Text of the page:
Bronto was featured in this week’s Triangle Business Journal (TBJ). The TBJ used an old picture of Chaz and me from a couple years ago. Fortunately, I am proudly wearing my Bronto belt buckle.

The article is fairly short and speaks broadly about our growth.

You can read the full article on their website or inline below:

Durham’s Bronto Software Takes Off

DURHAM – Bronto Software, the company named for a dinosaur, is looking to expand its stomping grounds.

The Durham company is set this month to start work that will triple its space on the American Tobacco campus to 13,000 square feet by the beginning of the year, says CEO Joe Colopy. Bronto currently employs 45, up from 29 at the start of the year, and Colopy anticipates adding more workers.

Colopy says Bronto’s expansion comes as more retailers turn to e-mail as a way to communicate with customers. He says Bronto also is getting new business from companies that had been doing their e-mail marketing in-house.

Colopy says Bronto will reach $6 million in revenue this year, and he projects that the company will reach $10 million next year.

“E-mail marketing is not just e-mail,” Colopy says. “It’s real marketing.”

Corporate interest in e-mail marketing has picked up over the past five years, says Heidi Hennink-Kaminski, professor of advertising at the University of North Carolina at Chapel Hill. She says companies use e-mail marketing to try to learn about customer preferences – a goal similar to the one businesses have had with traditional mail marketing campaigns. But with e-mail, Hennink-Kaminski says, feedback comes much faster.

Colopy started working on what would become Bronto’s software in 2000. He and company co-founder Chaz Felix both worked at Red Hat before starting Bronto in 2002. The company has taken no outside funding, though Colopy says he receives inquiries from venture capitalists.

Colopy says that in the early part of the decade, e-mail marketing was just sending e-mail messages to lists. But the industry has moved toward providing messages targeted to particular individuals.

Bronto’s software allows a retailer to measure e-mail campaigns so the content and the frequency of the messages can be adjusted. Message content also can be tailored to customer interests.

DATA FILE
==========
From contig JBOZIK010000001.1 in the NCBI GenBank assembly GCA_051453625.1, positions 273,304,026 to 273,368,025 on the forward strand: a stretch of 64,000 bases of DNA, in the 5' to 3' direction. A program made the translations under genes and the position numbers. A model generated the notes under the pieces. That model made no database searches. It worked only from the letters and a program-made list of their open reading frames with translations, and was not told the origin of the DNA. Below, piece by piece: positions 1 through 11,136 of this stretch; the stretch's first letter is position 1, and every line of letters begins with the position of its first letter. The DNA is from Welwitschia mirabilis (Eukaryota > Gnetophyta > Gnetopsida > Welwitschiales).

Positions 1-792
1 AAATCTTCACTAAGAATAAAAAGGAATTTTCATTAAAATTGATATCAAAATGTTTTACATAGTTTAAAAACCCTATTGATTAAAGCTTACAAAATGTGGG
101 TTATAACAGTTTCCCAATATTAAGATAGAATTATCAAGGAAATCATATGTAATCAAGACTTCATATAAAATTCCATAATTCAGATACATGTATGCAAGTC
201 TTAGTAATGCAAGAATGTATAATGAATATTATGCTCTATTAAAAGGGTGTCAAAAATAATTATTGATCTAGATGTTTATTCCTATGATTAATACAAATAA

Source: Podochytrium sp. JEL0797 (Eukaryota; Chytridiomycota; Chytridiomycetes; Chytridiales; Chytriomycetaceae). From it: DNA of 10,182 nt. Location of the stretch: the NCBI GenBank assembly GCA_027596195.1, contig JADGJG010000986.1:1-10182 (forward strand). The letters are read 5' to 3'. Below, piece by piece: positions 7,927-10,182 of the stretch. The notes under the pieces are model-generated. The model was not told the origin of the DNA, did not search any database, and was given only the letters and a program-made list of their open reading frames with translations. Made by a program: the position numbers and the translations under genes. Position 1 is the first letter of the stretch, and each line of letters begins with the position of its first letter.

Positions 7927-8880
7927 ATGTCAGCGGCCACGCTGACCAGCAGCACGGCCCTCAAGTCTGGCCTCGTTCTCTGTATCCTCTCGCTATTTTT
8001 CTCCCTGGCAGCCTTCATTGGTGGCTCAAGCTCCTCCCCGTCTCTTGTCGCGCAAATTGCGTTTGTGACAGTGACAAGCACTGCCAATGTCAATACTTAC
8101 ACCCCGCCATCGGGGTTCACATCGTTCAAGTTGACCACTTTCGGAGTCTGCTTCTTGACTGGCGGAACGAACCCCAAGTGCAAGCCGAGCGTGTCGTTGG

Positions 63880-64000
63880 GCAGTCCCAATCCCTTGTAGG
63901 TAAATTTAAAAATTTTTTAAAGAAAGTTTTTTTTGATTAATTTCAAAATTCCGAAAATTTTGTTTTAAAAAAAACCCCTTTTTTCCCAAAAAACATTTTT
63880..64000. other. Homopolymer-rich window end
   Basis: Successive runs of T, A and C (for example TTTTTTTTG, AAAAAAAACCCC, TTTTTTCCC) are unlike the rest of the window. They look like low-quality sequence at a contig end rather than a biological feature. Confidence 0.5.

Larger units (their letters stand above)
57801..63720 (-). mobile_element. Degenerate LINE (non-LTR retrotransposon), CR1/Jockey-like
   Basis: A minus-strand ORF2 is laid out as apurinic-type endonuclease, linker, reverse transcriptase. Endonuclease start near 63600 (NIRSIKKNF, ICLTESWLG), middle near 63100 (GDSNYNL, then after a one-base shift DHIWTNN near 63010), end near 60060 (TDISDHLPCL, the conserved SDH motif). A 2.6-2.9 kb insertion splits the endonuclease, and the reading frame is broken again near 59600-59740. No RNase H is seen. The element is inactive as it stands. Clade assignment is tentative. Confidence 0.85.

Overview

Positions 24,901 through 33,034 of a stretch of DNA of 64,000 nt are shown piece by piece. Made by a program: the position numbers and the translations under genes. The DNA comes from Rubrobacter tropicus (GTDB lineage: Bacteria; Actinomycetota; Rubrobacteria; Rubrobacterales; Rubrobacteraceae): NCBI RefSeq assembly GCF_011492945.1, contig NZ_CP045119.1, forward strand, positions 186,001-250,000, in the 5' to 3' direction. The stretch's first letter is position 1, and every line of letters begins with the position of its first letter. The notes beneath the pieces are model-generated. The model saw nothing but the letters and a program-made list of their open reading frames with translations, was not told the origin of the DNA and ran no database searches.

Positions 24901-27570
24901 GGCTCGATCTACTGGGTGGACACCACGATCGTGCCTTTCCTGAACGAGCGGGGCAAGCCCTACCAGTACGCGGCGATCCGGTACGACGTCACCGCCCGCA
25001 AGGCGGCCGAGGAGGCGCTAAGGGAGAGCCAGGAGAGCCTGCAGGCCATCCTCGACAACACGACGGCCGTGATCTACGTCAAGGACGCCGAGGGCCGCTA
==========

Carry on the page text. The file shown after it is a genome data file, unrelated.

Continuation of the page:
E-mail marketing is getting harder because spam filters block a lot of messages, says David Buffaloe, president of M-pact Marketing in Raleigh. Even if a message does get through, Buffaloe says, it must contend with dozens of others filling customer inboxes. M-pact works with clients to formulate their messages but does not offer e-mail marketing software.

Buffaloe says the value of software such as Bronto’s is its analytical power. Being able to measure how many messages get opened and whether users clicked on items in the message can help a company further refine its marketing efforts.

“Every time you do an e-mail campaign, you want to learn from it,” he says.

Bronto has not been trouble-free. A software upgrade in 2006 turned up numerous bugs. The company worked to fix the problems and offered the service to customers free for a month.

Bronto now claims 800 customers. Clients include the Duke University Alumni Association and seafood company Gorton’s. Waterloo, Wis.-based Trek Bicycle has used Bronto for two years. Web Marketing Manager Casey Kohner says Bronto helped Trek move from blasting e-mails to sending targeted messages. Kohner says the software allows Trek to segment messages, so the entire customer list doesn’t get the same message.

“Frequency is determined by what we know about them and how specific they want the information to be,” Kohner says.

Hennink-Kaminski does not see e-mail marketing replacing traditional advertising. Print and broadcast advertising helps build brand identity, she says. E-mail marketing gives more specific information to customers who want it. “I think you need both parts of the equation,” she says.